advertisement
Home » News » Parenting » Early High School Start May Drive Down Attendance

Early High School Start May Drive Down Attendance

A new study finds that earlier high school start times are linked to a slight increase in rates of tardiness and absenteeism. The researchers assert that schools need to look at more than test scores to see the ways in which early start times negatively affect students.

“The American Academy of Pediatrics recommends that high schools begin class after 8:30 a.m., but we know that most schools start much earlier,” said Dr. Melinda Morrill, an associate professor of economics at North Carolina (NC) State University and corresponding author of a paper on the work.

“We were able to look at five high schools that moved start times from 8:05 a.m. to 7:25 a.m. in order to examine the effect that the change had on students.”

For the study, the research team analyzed data on seven groups of students, with graduation years ranging from 2013 to 2019. Specifically, the team examined data from the freshman, sophomore and junior years of each student group. The change in start times was implemented in the 2012-13 school year. As an additional control group, the research team also looked at data from 14 other high schools in the same school district that had already begun using a 7:25 a.m. start time.

“There’s a growing body of research that suggests earlier start times can hurt test scores,” Morrill said. “We looked at that, but the numbers weren’t statistically significant one way or the other.”

However, the study findings show that the move to the earlier start times caused a small increase in the number of students who did not advance to 12th grade on time, says John Westall, a Ph.D. candidate at NC State and co-author of the paper.

“Specifically, the move from 8:05 to 7:25 was associated with students being 8% more likely not to advance to 12th grade on schedule.”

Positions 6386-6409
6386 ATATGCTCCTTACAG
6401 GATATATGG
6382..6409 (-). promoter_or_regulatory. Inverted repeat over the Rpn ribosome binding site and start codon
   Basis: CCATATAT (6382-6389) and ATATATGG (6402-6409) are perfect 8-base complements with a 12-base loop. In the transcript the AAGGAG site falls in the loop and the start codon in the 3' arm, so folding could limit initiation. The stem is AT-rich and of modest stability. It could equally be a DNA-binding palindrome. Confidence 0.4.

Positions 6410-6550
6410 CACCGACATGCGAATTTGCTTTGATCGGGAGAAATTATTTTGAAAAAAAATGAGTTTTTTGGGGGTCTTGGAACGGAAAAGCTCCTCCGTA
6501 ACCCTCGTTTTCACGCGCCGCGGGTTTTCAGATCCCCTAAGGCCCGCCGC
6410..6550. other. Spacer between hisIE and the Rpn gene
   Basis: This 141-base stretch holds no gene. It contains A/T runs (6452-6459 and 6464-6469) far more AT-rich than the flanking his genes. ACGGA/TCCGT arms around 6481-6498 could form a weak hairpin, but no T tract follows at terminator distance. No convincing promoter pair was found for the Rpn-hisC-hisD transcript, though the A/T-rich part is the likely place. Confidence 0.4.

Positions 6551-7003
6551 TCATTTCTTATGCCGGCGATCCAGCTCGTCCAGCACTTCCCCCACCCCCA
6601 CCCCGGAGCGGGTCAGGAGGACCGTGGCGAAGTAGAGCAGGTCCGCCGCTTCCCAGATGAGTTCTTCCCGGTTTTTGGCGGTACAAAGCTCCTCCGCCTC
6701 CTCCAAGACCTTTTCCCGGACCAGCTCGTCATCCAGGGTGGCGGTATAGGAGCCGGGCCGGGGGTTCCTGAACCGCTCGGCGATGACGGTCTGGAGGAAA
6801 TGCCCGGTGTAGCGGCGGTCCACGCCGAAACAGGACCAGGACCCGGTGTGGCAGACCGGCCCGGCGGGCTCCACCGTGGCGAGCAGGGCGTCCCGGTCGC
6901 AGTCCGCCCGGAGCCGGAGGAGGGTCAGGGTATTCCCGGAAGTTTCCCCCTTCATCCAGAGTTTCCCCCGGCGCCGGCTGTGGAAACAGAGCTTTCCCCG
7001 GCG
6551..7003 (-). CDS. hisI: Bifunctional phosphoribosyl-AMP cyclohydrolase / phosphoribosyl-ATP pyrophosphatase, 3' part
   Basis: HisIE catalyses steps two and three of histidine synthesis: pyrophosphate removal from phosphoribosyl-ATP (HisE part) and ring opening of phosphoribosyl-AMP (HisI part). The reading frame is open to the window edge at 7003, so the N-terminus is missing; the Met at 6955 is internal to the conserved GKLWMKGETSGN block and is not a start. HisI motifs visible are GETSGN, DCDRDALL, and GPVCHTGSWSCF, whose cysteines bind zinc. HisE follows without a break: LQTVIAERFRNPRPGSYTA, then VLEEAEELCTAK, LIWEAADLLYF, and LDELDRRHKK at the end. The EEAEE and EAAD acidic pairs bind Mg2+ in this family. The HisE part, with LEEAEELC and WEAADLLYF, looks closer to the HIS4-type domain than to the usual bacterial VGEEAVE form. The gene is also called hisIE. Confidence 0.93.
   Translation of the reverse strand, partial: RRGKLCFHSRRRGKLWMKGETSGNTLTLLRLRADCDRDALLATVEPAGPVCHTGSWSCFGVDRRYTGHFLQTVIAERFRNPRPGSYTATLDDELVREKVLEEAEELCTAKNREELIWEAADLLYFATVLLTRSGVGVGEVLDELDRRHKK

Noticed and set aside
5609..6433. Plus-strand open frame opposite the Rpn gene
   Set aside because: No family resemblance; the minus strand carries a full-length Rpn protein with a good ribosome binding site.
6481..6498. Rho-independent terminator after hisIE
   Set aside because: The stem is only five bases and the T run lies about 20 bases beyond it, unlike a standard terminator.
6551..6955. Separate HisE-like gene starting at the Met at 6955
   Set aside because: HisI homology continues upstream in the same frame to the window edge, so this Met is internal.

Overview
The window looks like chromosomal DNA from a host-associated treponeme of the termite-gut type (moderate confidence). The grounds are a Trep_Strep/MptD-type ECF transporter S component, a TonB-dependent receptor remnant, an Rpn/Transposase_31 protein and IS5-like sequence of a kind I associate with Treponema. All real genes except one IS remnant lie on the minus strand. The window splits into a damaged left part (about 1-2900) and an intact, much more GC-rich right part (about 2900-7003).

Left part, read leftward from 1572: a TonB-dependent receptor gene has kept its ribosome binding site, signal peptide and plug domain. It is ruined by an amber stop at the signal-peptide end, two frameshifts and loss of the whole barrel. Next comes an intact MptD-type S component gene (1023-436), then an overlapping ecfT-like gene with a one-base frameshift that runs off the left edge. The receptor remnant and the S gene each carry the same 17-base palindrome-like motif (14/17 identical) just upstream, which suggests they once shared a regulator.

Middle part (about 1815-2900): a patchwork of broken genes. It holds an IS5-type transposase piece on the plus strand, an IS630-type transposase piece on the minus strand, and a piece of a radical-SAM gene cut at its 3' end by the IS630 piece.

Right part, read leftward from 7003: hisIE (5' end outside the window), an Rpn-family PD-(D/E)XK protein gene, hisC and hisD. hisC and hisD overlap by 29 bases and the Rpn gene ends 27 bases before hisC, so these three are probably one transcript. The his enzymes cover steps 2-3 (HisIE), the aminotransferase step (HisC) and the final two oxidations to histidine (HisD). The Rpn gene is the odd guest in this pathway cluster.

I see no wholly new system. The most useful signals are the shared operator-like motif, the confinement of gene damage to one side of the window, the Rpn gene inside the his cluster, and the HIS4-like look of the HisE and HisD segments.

“We also wanted to look beyond testing to see if there were effects on other measures of academic engagement,” Morrill said. “And we found a significant increase in both absences and tardiness.”

The change to an earlier start time was linked to an increase of about one additional absence per year and just over three additional tardy arrivals per year for students. “So students were definitely missing more school,” Westall said.

Overall, later high school start times appear to be far better when it comes to getting to school.

“Looking at all 19 of the schools, we found that historically, the five schools that started at 8:05 had significantly lower rates of absenteeism and tardiness than the 14 schools that started at 7:25,” Morrill said. “But once those five schools moved their start time to 7:25, those advantages disappeared.

“The take-home message here is that we need to look at more than just test scores if we want to understand all of the ways that early start times can affect high school students,” Morrill said.

“We know that school districts have to consider a wide range of issues, such as transportation logistics, student safety, extracurricular activities and school finances. But the more we look, the more the findings suggest that there are significant consequences of early start times for students.”

The paper is published in the journal Economics of Education Review.

Source: North Carolina State University

 

Early High School Start May Drive Down Attendance

Traci Pedersen

Traci Pedersen is a professional writer with over a decade of experience. Her work consists of writing for both print and online publishers in a variety of genres including science chapter books, college and career articles, and elementary school curriculum.

APA Reference
Pedersen, T. (2020). Early High School Start May Drive Down Attendance. Psych Central. Retrieved on July 10, 2020, from https://psychcentral.com/news/2020/04/29/early-high-school-start-may-drive-down-attendance/156124.html
Scientifically Reviewed
Last updated: 29 Apr 2020 (Originally: 29 Apr 2020)
Last reviewed: By a member of our scientific advisory board on 29 Apr 2020
Published on Psych Central.com. All rights reserved.